Tips on surviving a bear encounter
September 22, 2009 by Bob Livingston
With the beginning of the fall season bears are becoming more active in some parts of the country, and those who plan to spend time outdoors may want to keep in mind a few tips on how to behave if they encounter the large animal.
Mark Ternent, a black bear biologist, says the likelihood can be reduced if people refrain from feeding wildlife, such as birds or deer, while on a trip or storing food or garbage in places such as backyard. Even squash, pumpkins, corn stalks or other Halloween or holiday decorations outside may attract bears.
"Once bears become habituated to an area where they find food, they will continue to return, which is when the bear can become a real problem for homeowners and neighbors," says Ternent.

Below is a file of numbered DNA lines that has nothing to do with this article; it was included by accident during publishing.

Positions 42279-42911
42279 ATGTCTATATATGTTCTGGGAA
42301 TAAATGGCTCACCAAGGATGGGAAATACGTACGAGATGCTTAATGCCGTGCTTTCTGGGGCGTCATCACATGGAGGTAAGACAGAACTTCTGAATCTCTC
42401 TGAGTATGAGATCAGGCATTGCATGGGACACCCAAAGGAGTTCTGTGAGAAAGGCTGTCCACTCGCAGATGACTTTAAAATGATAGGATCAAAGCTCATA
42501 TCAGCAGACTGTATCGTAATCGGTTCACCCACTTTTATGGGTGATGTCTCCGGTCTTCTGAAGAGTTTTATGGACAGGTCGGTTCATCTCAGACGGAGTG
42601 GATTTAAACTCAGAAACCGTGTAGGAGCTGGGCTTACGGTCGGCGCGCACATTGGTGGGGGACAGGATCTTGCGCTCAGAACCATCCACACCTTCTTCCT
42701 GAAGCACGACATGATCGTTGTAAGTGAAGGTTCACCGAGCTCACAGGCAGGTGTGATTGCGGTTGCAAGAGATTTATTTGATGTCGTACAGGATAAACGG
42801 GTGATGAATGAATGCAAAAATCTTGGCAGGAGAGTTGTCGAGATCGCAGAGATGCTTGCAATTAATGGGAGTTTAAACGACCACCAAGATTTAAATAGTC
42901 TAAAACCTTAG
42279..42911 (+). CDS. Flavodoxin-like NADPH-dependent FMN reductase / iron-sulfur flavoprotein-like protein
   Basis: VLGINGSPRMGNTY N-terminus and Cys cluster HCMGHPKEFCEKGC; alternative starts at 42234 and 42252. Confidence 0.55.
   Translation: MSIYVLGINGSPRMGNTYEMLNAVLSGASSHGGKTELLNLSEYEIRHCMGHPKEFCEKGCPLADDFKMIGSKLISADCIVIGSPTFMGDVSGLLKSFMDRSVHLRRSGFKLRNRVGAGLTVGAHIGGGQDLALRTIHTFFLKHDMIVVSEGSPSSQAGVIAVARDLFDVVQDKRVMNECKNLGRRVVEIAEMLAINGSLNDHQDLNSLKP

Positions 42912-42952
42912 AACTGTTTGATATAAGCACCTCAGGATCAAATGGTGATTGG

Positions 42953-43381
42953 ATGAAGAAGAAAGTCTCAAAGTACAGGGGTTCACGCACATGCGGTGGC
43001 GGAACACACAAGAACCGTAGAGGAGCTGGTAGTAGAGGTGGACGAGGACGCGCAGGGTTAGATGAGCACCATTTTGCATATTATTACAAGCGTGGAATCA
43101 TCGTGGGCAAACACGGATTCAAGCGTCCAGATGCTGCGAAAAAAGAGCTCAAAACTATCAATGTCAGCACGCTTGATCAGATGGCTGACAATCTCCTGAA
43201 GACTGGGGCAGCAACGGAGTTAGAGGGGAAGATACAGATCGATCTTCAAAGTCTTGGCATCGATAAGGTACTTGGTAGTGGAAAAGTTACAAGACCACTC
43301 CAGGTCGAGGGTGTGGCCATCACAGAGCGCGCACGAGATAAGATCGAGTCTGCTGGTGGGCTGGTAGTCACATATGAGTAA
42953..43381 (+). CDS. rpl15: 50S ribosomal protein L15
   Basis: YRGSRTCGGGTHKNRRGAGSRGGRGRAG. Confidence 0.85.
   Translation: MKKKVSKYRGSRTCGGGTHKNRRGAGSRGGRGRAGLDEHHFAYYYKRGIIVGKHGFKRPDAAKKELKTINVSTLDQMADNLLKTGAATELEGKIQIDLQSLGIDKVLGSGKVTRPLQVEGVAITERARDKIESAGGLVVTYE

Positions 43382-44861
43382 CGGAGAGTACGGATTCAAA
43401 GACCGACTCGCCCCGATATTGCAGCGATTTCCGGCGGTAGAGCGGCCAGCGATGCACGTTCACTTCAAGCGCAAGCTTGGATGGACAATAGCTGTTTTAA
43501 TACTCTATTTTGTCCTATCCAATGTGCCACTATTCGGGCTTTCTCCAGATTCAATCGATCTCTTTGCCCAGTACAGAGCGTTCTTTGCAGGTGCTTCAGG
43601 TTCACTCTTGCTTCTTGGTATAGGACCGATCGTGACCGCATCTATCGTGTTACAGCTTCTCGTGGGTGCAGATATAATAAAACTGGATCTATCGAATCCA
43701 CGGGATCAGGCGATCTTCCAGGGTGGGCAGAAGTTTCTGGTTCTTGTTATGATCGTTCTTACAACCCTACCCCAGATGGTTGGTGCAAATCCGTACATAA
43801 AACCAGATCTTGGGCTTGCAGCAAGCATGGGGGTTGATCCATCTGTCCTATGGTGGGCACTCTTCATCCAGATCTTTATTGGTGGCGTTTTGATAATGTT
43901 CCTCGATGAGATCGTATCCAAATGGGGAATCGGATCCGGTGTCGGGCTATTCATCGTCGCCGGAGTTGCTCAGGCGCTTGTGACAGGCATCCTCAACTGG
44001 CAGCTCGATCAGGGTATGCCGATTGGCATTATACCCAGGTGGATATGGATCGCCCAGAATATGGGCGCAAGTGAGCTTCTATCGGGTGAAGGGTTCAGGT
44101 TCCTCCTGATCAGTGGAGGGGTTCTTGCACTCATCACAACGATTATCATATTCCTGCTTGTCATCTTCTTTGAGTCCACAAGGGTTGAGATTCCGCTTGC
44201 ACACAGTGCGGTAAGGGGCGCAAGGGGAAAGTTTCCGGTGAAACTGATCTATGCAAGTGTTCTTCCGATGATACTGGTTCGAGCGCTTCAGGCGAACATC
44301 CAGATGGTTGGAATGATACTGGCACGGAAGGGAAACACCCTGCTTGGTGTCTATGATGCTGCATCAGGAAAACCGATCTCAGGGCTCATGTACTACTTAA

He advises to stay calm if a bear has wondered onto your property. Often shouting at it from a safe distance can persuade the animal to leave. If not, it is a good idea to slowly retreat and call for assistance.
When coming into contact with a bear in the wild, it is best to slowly back away while quietly talking. While withdrawing, it is important to face the animal, but avoid direct eye contact. Turning and running can spur the bear to chase, and humans cannot outrun bears.
It is also important not to block the bear’s escape route, to move away from cubs and to avoid climbing a tree.
Some bears may bluff charge, and if this occurs the best approach is to wave your arms wildly, and shout at the bear.
Finally, the expert says in the event of an attack, fight back as you continue to leave the area as bears have been driven away with rocks, sticks, binoculars, car keys or even bare hands.